My parents visited Mr Rat and I this past weekend and took us to see the Winchester Mystery House. It was a special occasion, so I wore my new bandana-print dress made from 1970s-era Simplicity 6278 for the first time. I don’t typically wear a lot of prints, but I like the pattern of bandanas very much, and couldn’t resist making a whole dress out of bandana fabric. The fabric is a stiff cotton-polyester blend, bought from a fabric-wholesaler on Amazon with a Christmas gift card. It came out of the wash a little softer than it went in, so hopefully this dress will get softer with time, although the stiffness gives the tiered and ruffled skirt more body, and is not uncomfortable to wear. When we went to the Winchester house it was a rather cool morning, so I wore my new dress with a black wool shawl and a Mexican silver necklace, both recent lucky thrift store finds.
I made the pattern in a size 8, as usual, and the only adjustment I made was to shorten the bottom tier of the skirt to just above my ankles, for ease of walking, and to widen it so the ruffle would be fuller. The pattern is not difficult for a sewer with previous dress-making experience. The bodice is somewhere between an empire and a raised waist, with darts in the front and back and a square neckline with a facing. The sleeves have cuffs that are meant to be closed with snaps, but I sewed buttons and button-holes on mine, out of personal preference. The tiered skirt has many pieces that are sewn together and then gathered at the top and attached to the tier above it. It is a little tricky to space the fullness evenly. I did a lot of edge-stitching to help make the dress durable and the seamlines smooth. The bottom ruffle has a narrow turned and machine-stitched hem.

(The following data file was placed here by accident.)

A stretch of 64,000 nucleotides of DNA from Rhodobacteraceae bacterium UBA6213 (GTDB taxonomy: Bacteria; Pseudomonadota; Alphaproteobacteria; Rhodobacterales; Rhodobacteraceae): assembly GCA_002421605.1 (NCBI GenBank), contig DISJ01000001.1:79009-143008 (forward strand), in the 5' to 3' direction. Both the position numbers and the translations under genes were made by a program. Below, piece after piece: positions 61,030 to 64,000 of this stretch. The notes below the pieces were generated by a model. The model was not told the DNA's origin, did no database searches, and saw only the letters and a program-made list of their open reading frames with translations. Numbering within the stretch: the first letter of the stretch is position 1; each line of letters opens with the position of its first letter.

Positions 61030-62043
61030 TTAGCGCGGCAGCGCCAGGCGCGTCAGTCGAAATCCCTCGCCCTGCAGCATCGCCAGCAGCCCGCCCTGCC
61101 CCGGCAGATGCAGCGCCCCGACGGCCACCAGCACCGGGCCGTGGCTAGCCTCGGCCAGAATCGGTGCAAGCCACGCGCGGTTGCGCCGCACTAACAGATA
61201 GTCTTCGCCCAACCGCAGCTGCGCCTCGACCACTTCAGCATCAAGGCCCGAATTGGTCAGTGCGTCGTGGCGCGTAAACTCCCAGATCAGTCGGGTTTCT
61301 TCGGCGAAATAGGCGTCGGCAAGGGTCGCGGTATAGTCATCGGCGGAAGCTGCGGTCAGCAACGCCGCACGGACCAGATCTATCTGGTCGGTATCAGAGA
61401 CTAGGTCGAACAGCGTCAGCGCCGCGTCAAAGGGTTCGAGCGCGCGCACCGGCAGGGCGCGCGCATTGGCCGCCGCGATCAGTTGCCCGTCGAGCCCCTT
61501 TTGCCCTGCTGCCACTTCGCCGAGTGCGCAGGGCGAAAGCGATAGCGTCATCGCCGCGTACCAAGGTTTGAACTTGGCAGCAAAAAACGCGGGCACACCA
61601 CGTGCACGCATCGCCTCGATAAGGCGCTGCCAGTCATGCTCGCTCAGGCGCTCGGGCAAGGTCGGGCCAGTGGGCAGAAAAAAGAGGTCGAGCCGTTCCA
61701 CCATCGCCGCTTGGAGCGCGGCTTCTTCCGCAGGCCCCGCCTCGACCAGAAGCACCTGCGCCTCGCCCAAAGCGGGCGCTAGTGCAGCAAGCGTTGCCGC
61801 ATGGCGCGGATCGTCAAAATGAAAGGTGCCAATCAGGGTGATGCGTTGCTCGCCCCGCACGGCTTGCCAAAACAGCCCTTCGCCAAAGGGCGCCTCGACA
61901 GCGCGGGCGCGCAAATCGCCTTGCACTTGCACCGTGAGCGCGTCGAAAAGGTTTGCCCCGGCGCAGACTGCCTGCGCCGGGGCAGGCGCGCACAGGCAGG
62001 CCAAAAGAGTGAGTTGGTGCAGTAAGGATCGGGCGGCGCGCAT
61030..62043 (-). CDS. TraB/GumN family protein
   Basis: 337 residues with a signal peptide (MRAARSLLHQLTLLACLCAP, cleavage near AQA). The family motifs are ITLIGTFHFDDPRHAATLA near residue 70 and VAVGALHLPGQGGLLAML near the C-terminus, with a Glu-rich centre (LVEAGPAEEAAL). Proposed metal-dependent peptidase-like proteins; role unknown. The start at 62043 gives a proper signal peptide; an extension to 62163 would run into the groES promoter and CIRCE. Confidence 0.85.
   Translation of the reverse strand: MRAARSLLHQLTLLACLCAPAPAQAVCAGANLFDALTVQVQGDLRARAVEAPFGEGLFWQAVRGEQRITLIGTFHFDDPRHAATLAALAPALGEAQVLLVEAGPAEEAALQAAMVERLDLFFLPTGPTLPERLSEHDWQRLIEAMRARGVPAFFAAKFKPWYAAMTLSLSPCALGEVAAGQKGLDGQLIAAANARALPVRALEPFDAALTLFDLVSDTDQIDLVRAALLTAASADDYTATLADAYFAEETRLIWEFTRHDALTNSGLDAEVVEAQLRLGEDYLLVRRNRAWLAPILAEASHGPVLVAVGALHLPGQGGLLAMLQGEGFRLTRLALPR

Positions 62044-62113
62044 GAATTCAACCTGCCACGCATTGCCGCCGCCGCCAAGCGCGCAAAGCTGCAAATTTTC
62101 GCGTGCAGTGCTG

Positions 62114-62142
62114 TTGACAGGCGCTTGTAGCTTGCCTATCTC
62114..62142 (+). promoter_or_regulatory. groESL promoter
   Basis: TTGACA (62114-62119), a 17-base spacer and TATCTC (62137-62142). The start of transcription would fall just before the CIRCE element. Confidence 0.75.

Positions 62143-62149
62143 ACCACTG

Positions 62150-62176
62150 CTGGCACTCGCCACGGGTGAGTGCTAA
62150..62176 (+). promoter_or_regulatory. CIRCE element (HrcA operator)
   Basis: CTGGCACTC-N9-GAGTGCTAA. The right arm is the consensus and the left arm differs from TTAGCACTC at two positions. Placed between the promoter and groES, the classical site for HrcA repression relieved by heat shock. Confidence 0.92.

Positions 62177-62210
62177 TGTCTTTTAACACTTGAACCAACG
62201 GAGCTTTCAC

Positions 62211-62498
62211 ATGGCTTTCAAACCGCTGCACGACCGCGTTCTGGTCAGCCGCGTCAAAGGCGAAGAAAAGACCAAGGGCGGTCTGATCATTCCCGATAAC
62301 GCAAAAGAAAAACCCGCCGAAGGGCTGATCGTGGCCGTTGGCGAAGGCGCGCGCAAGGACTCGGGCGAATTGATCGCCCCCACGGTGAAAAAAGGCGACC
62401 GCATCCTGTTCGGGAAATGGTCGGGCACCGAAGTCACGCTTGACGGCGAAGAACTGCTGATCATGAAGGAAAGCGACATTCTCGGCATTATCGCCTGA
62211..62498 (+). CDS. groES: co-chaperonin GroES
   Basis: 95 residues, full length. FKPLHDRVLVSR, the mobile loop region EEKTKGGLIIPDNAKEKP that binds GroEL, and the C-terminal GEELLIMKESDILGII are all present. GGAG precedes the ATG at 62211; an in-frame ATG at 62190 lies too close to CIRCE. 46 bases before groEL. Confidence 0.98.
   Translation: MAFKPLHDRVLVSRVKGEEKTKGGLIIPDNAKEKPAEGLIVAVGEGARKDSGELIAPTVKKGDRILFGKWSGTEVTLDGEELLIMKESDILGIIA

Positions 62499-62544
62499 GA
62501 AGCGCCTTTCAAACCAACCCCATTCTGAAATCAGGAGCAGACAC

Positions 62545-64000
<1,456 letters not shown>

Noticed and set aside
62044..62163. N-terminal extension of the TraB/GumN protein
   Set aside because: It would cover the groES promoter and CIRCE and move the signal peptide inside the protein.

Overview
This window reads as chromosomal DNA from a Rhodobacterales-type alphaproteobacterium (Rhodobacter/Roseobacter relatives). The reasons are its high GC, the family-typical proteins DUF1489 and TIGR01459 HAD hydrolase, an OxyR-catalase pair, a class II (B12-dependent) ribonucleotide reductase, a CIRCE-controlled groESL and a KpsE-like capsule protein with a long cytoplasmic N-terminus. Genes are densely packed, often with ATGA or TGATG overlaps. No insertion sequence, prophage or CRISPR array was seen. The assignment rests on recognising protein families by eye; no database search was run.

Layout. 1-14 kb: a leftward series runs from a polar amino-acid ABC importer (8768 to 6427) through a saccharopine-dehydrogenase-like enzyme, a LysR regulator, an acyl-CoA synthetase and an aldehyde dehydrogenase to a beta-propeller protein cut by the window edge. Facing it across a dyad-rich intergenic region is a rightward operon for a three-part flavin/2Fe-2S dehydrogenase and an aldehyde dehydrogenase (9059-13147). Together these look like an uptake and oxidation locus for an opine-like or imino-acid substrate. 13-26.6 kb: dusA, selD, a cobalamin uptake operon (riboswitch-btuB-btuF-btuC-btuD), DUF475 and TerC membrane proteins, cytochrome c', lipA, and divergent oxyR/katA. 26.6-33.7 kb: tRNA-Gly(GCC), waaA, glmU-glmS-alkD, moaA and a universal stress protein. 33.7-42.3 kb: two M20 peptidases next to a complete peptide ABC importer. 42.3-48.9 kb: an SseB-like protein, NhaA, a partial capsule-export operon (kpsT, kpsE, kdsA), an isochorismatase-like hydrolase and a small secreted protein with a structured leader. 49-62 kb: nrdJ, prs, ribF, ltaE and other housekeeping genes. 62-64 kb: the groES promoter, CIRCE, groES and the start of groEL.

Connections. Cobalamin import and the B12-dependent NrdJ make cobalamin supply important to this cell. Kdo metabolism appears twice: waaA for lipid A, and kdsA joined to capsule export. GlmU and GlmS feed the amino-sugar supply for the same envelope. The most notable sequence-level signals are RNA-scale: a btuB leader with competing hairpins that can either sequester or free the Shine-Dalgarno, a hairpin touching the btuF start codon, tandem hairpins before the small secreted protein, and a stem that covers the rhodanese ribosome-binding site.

I liked the Winchester house very much. It is a poetic, dusty place, a sprawling, labyrinthine palace that only the child-sized woman who built it probably ever truly understood. There are windows into rooms, hallways, floors---rooms that sprout out of rooms----doors that go nowhere----a stairway that ends suddenly at the ceiling----ornate wrought-iron elevators long rusted shut----a basement supposedly haunted by ghosts still stoking the long-dead fires of the enormous iron boilers----Tiffany glass windows gleaming in unexpected stacks and heaps in otherwise empty rooms. The rooms were not as large as I thought they would be. The carved wood ballroom was only large enough for maybe a dozen people or less to dance. But there are so many rooms---more than 160 in total, that they add up to quite a large house indeed. The two kitchens, the large laundry and the many beautiful pantries (one lined in marble to keep in the cool air) made me jealous---they must have been lovely and comfortable work spaces for Mrs. Winchester’s servants. When you stand outside in the gardens studded with her Victorian statues, you can close your eyes and imagine hundreds of acres of fruit orchards all around, heavy with the scent of blossoms and plums and apricots and peaches. A domain fit for a queen.
Mr and Mrs Rat
Mr and Mrs Rat like to sew.